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Baltimore & Towson Lawyer Discusses Five Tips to Help Your Children Deal With Divorce

Written by Amar Weisman » December 18, 2014 »

The holidays can be tough for some children, especially if it is the first holiday after their parents' divorce. Children who attempt to deal with the situation on their own often experience many emotional challenges, some of which may not be readily apparent to the adults in their lives.

While it is true that divorce is hard on everyone involved, your Baltimore and Towson divorce lawyer knows that it does not have to permanently damage the kids. In fact, if parents handle the situation appropriately, divorce can be used as a learning tool to provide children with an opportunity to learn and grow as they transition to a different way of life. So, what can you do to help your children deal with the change?

Do Not Ask Your Children to Spy on the Other Parent

It is not uncommon for one parent to want to know what is going on in the other parent's household, particularly if that parent is dating or spending time with a new mate. Prying information out of your children after each visit, or asking them to "find out" various things will not benefit anyone, least of all the kids.

Undoubtedly, you will want to know that your children are safe and well cared for while they are with the other parent, and if that parent is seeing someone, you certainly have a right to know about the individual who will be potentially spending time with your child. Quizzing the children after each visit will only lead to undue stress and anxiety for both parents and kids.  Find another method.

Do Not Have Your Kids Deliver Messages to the Other Parent

Divorces and separations can put a strain on both parties. During the process, one party may cease to communicate with the other party, or there may simply be days when you just don't feel like being "friendly for the sake of the kids." Still, if you have children, you will have to hold a conversation or two at some point, and it can be quite easy to use the children as sort of a go-between to speak to the other parent.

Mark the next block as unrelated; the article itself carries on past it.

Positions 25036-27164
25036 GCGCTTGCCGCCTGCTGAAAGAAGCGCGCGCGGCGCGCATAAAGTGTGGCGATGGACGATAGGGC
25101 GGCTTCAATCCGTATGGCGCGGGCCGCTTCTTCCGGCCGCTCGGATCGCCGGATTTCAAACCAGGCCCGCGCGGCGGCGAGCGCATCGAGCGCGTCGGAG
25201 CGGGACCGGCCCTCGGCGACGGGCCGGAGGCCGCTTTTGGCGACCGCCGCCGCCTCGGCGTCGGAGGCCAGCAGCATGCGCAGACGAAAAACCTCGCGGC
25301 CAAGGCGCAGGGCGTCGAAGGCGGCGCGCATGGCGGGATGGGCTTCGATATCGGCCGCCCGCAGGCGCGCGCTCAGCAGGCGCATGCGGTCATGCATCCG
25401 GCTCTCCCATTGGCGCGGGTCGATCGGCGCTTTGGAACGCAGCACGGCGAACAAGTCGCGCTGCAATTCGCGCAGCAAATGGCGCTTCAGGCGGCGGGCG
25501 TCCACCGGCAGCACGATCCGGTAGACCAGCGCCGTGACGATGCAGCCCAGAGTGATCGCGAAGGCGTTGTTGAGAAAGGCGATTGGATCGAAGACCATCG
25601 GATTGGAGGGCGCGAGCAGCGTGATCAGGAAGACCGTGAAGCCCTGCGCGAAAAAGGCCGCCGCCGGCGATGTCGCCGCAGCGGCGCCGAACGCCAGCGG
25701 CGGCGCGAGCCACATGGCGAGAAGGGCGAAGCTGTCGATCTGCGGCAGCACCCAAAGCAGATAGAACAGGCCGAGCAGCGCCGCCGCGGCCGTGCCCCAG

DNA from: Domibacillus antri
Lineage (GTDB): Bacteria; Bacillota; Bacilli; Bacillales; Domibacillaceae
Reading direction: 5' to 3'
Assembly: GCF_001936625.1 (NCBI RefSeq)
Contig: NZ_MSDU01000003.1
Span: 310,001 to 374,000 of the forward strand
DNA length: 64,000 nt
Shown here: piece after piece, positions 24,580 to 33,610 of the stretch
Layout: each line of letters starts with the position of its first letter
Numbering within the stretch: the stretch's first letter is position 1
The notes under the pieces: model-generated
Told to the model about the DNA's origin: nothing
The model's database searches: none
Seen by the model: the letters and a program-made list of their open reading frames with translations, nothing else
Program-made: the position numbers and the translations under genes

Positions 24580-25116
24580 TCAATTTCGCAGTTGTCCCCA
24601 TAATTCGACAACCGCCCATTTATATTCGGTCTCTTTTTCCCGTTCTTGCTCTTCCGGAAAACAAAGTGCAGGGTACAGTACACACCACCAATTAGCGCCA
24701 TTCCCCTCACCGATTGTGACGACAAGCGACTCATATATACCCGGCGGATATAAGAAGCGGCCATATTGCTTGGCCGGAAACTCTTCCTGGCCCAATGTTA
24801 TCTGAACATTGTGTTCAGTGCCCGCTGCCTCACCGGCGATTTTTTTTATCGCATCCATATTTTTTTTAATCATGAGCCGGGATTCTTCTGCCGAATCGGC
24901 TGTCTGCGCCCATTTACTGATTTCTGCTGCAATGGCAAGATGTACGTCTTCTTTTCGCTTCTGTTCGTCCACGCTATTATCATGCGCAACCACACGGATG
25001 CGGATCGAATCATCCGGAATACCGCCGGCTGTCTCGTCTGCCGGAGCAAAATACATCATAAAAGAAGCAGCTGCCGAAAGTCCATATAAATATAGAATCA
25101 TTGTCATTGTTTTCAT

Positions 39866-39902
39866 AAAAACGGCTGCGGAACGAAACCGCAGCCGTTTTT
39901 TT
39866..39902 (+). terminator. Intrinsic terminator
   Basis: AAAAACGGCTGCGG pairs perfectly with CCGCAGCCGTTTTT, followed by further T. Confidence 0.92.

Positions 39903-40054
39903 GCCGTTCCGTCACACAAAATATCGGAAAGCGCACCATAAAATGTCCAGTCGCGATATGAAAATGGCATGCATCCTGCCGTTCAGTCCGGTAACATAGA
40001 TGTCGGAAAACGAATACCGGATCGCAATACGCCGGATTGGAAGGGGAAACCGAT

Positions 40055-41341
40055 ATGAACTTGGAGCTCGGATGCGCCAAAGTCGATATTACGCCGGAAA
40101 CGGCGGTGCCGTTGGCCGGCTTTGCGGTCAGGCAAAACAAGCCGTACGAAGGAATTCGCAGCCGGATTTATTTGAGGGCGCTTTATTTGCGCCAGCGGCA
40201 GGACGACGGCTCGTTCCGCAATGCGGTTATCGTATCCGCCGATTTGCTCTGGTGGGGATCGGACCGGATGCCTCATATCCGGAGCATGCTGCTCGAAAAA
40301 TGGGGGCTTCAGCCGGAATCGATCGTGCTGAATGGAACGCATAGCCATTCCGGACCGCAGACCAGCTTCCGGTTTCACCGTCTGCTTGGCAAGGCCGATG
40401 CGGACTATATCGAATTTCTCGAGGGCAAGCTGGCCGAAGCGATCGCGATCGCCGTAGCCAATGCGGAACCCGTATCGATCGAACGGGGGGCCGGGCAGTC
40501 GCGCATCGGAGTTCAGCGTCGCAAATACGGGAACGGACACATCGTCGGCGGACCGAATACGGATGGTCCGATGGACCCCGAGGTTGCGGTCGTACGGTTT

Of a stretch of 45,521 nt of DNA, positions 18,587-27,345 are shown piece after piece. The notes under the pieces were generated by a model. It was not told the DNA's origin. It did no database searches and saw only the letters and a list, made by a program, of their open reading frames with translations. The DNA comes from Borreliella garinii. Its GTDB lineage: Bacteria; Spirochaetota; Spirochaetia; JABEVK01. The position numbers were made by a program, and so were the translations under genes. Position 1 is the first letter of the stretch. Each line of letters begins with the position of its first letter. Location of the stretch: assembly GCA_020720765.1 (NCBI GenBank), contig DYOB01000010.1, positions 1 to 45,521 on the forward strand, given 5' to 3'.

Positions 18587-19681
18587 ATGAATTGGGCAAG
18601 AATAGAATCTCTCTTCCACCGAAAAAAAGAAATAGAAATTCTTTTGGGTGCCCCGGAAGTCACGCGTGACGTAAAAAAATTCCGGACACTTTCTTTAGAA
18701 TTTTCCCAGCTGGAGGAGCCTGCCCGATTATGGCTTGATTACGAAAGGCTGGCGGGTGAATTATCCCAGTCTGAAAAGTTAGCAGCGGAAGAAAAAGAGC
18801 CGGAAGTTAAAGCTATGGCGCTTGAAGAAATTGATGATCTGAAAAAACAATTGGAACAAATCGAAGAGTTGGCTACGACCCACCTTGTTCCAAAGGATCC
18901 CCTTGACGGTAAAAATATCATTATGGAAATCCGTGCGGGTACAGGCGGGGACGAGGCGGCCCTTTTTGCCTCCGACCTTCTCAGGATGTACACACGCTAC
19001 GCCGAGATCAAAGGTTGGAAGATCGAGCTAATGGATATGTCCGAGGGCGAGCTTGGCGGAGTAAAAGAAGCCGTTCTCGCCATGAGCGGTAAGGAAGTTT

Parents must realize, however, that using your children to pass messages to the other parent is not a good practice, primarily because it then gives the kids some insight into any stress and/or resentment that exists between you and your ex. Alternatively, you can choose to speak to the other parent via text or email, which is also advantageous because it will give you written documentation of what was said on any given date.

Make the Transition as Smooth as Possible for the Children

Packing and unpacking for the daily, weekly or monthly trip between mom and dad's can be a huge hassle. There are ways to make your child's transition from home to home much less stressful. For instance, if the child has a favorite toy, you may want to consider buying a duplicate toy to be left at the other parent's home.

Also, be mindful of the statements and comments you make to the kids as they prepare to leave the home. Saying something as simple as "I'm going to miss you," can leave a child with a sense of guilt for leaving you.

Maintain Some Sense of Normalcy       

Consistency and predictability can prove to be very helpful to a Milford Mill child who is struggling with the change. Arm them with certain information, such as specific dates when they will be going to the other parent's house, which parent will take them to their sports practices and which parent will pick them up at the end of an event.

Seek Help for Yourself, if You Need It

With all that takes place during a divorce, it can be easy to lose yourself in the midst of all the madness and chaos. It iscrucial for parents to consider seeking help for themselves, perhaps from a therapist or support group. Learning how to deal with your own issues can help you be better prepared to deal with your children's issues.

If you have questions about helping your children deal with your divorce or separation, or if you would like more information about the divorce process, contact a divorce lawyer at the Law Offices of Amar Weisman, LLC today.

Call (410) 321-4994 For a Free Consultation 

Call The Law Offices of Amar S. Weisman at (410) 321-4994 to schedule a Free ConsultationThe Purpose of the consultation is to determine whether you want to retain this law firm as your Baltimore County & Harford County Family Lawyer. If you do wish to proceed, then you must pay a retainer. See Our Policy on Fees and Costs. The family firm is located next to The Circuit Court for Baltimore County, at 1018 Dulaney Valley Road, Towson, MD 21204.